There are two ways to become a citizen:
- Derivative Citizenship-If one of your parents was a US citizen at the time of your birth or if they became a US citizen while you were under 18 years of age, then you might have a claim to citizenship
- Naturalization-After 3 or 5 years of being a Legal Permanent Resident, you can apply for citizenship.
Requirements for Naturalization
- Continuous residence in the US for the last five years (3 years if applying based on marriage to US citizen).
- Physical presence within the U.S. for a total of at least one half of the period of required continuous residence. That is, two and a half years for most applicants and one and a half years for spouses of U.S. citizens.
- The ability to read, write and speak ordinary English unless they are physically unable to do so due to a disability such as being blind or deaf, or suffer from a developmental disability or mental impairment. Those over 50 years old on the date of filing who have lived here for a total of at least 20 years after admission as a permanent resident and those who are over 55 and have been legal permanent residents for at least 15 years are also exempt from this requirement.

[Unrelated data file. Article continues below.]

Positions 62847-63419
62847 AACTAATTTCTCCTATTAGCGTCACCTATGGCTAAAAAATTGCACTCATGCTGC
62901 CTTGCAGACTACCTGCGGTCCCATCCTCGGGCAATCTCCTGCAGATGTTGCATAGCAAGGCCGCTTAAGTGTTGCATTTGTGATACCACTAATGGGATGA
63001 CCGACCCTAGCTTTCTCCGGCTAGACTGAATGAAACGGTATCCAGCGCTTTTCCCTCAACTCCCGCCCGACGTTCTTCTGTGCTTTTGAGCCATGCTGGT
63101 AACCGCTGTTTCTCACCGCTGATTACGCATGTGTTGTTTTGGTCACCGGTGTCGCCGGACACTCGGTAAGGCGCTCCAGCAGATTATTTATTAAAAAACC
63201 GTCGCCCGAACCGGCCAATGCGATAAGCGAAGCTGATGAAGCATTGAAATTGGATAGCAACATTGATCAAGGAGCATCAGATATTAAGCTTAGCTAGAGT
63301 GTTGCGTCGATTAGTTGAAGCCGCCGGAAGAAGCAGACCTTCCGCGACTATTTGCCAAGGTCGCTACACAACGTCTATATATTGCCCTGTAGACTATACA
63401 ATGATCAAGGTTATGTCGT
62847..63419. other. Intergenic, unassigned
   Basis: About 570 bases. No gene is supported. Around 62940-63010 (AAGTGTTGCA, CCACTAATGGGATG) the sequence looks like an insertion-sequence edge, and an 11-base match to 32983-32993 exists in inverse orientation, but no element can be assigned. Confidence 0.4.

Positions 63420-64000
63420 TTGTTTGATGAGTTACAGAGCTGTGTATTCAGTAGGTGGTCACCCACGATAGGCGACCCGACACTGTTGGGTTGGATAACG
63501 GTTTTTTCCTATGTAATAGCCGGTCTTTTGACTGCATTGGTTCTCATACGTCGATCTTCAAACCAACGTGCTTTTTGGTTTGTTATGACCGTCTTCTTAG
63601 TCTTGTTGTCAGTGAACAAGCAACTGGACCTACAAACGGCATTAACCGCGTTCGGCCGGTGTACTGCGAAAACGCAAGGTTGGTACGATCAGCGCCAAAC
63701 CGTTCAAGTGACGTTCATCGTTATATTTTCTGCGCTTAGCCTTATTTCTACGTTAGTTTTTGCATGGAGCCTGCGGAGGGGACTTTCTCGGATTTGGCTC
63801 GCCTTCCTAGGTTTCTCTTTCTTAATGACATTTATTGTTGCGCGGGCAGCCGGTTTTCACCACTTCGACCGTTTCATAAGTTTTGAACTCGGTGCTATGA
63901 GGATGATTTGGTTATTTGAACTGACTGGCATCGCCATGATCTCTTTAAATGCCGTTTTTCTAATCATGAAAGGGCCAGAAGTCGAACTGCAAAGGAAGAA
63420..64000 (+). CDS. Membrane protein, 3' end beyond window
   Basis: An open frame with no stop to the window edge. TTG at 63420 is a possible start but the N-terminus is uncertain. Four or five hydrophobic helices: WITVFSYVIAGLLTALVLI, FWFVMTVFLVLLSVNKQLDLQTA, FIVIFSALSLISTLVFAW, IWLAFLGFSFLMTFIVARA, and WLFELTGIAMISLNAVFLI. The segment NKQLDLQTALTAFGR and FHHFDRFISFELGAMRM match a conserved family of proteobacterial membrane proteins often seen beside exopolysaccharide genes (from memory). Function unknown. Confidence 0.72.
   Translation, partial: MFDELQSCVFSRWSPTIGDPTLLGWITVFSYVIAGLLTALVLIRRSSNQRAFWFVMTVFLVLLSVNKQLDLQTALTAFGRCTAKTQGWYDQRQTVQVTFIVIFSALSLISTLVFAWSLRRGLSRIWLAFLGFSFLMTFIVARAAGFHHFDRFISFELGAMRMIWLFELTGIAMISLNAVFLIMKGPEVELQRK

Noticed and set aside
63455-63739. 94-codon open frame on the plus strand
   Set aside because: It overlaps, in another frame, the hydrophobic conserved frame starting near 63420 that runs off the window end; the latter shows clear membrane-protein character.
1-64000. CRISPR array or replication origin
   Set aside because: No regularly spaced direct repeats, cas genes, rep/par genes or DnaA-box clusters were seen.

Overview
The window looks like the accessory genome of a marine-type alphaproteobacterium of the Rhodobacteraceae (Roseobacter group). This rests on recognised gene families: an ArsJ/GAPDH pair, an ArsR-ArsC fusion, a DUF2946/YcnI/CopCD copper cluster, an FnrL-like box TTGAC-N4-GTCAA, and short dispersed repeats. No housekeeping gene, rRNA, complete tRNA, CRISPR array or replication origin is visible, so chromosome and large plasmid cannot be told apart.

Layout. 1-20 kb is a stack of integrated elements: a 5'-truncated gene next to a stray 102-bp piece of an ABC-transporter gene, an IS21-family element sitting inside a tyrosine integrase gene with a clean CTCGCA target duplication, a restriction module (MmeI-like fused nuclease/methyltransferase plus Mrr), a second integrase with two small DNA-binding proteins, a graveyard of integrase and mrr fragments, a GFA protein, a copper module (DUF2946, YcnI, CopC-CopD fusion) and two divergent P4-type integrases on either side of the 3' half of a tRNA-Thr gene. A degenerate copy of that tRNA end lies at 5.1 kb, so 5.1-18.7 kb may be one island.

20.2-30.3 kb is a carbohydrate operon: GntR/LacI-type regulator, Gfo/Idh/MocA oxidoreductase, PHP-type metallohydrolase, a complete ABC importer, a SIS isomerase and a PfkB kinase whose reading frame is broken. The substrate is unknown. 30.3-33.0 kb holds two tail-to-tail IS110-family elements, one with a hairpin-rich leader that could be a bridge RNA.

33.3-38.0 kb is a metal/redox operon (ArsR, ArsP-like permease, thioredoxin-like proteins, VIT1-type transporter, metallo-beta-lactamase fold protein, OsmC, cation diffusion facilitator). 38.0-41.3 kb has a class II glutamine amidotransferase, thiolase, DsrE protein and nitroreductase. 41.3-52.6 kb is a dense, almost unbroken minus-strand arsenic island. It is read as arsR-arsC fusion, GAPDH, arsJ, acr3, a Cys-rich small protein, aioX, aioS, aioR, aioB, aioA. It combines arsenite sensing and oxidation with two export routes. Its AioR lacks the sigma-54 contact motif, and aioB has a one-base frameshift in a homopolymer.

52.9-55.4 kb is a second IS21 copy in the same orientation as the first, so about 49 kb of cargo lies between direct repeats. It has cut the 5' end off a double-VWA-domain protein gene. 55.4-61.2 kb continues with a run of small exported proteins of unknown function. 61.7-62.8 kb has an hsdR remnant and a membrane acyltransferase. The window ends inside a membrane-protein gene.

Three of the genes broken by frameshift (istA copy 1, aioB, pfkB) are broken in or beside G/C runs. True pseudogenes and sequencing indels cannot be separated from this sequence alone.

- A basic understanding the fundamentals of U.S. history and government.
- Good moral character and an affinity for the principles of the U.S. Constitution. The Government will consider your criminal history, whether you owe the IRS taxes, owe child support, have ever voted in US election and other factors.
- Applicants should be at least 18 years of age at the time of filing. Certain exceptions exist, however, for the children of other permanent residents who are seeking naturalization.